Imagine There's No Heaven
All the gods, all the heavens, all the hells, are within you.
— Joseph Campbell
There’s an odd reversal in the opening line of John Lennon’s most poplar post-Beatles song, “Imagine,” that usually goes unnoticed. We are asked to imagine there’s no heaven and then are assured that it’s easy if we try. Indeed. It requires no powers of imagination at all to imagine there’s no heaven, since it has no tangible existence whatsoever in this world. Even if heaven is a real place, we can only imagine what it is like, since it requires a one-way ticket to get there.
There are, of course, plenty of people who have died and then returned with tales of having hobnobbed with the dead. I even met one such person long ago, a woman who suffered cardiac arrest on the operating table during a routine procedure. She reported leaving her body and watching as the doctors frantically worked to save her. She then recalled traveling through a dark tunnel toward a heavenly light, where she found Jesus waiting for her on the other end. The woman seemed perfectly sincere to me. It remains to be seen, however, whether she actually made it to heaven or whether her so-called “near-death experience” (NDE) was merely the paroxysms of a dying brain, as some skeptics would contend. We probably won’t know for sure unless we one day find ourselves traveling though a dark tunnel toward a heavenly light.
There is now a considerable body of anecdotal evidence on NDEs among Christian, Jewish, Islamic, Buddhist, Hindu and Mormon adherents, as well as among atheists and agnostics. With the exception of the latter two categories, those who reported NDEs described experiences that were consistent with their prior religious beliefs. The dark tunnel and heavenly light were common features, but Buddhists and Hindus assuredly did not find Jesus waiting for them on the other end. This to me suggests that concepts of heaven are deeply rooted in the popular imagination of a given culture and determine how we interpret NDEs.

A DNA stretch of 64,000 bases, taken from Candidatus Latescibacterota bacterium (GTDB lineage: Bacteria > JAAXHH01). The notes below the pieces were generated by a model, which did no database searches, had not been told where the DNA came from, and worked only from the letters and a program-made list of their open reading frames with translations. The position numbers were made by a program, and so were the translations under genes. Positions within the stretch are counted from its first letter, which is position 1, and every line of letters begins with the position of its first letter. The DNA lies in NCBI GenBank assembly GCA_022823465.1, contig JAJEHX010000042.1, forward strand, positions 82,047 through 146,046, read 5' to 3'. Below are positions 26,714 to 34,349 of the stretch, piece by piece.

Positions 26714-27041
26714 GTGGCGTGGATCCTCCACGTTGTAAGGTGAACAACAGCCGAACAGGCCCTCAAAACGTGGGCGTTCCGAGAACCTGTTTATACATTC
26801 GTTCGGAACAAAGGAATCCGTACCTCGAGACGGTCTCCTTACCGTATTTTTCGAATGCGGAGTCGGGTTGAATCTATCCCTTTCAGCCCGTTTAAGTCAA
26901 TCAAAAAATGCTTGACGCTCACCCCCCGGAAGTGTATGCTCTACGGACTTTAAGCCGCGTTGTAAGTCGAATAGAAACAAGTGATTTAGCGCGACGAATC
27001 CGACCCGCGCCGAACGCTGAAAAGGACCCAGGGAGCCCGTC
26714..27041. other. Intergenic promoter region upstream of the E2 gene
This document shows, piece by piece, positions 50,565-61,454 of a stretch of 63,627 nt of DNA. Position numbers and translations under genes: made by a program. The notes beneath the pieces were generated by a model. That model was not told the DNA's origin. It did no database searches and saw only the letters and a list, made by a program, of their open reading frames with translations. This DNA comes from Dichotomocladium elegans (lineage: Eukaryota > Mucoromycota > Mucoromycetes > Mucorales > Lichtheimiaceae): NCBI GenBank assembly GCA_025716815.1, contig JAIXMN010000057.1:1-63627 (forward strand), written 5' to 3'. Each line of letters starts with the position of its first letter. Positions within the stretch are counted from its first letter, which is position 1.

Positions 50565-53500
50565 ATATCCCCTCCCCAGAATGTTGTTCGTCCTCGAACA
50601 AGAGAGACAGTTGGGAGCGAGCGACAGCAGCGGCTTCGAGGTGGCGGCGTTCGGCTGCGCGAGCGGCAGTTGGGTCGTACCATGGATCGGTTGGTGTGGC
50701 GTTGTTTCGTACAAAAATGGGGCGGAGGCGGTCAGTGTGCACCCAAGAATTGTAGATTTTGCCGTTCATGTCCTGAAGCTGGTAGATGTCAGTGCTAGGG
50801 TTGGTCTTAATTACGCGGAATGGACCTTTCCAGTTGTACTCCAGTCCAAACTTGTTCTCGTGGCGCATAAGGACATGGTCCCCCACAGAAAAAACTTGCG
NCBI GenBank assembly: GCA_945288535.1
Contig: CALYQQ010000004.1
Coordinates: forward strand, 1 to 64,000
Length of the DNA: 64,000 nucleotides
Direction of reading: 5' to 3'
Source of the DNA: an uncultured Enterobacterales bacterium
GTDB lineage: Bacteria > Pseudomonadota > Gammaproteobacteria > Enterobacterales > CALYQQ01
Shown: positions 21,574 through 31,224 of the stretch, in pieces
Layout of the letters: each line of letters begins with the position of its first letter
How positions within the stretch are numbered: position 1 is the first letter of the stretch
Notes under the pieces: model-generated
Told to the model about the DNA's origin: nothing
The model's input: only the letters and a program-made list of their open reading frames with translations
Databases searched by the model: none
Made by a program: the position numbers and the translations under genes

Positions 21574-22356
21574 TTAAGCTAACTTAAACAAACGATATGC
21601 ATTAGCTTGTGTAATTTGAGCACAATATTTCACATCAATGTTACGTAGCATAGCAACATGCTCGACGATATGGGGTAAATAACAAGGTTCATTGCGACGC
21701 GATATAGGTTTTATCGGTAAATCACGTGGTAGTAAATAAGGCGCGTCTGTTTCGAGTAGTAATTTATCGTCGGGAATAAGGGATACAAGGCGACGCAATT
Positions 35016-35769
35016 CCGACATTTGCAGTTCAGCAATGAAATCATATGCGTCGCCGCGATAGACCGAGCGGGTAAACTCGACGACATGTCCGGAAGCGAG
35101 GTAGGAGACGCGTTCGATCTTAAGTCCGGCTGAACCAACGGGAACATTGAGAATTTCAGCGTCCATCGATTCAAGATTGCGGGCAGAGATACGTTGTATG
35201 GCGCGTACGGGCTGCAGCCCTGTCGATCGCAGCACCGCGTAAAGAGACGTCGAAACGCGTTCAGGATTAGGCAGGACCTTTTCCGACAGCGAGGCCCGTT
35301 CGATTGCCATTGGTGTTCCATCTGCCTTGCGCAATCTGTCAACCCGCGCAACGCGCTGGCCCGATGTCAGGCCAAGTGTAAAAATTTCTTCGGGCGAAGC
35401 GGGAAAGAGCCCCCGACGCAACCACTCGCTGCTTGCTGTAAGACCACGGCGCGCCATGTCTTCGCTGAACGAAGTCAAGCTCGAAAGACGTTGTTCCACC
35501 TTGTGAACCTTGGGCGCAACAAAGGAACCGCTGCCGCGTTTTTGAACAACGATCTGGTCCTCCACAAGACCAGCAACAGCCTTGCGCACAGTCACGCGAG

Curiously, Jesus of Nazareth, during his short ministry on earth, had almost nothing to say about heaven as we usually understand it. He did talk a lot about the kingdom of God, but he wasn’t referring to some place you go after you die. Indeed, the first words out of his mouth in the earliest of the four gospels was, “The time is fulfilled, and the kingdom of God is at hand.” By “at hand,” Jesus meant that God’s kingdom was not elsewhere, not somewhere over the rainbow, but right here and right now, within reach.
So if the kingdom of God is indeed here and now, why don’t we see it? The short answer is that we only see what we are looking for, and we are looking in all the wrong places. As Jesus told the Pharisees, "The kingdom of God is not coming with signs to be observed; nor will they say, 'Lo, here it is!' or 'There!' for behold, the kingdom of God is within you.” The phrase “within you” is sometime rendered as “in the midst of you.” The kingdom of God is in the midst of you. Either way, Jesus is telling people that God’s kingdom is right under their noses and will never be found by looking elsewhere.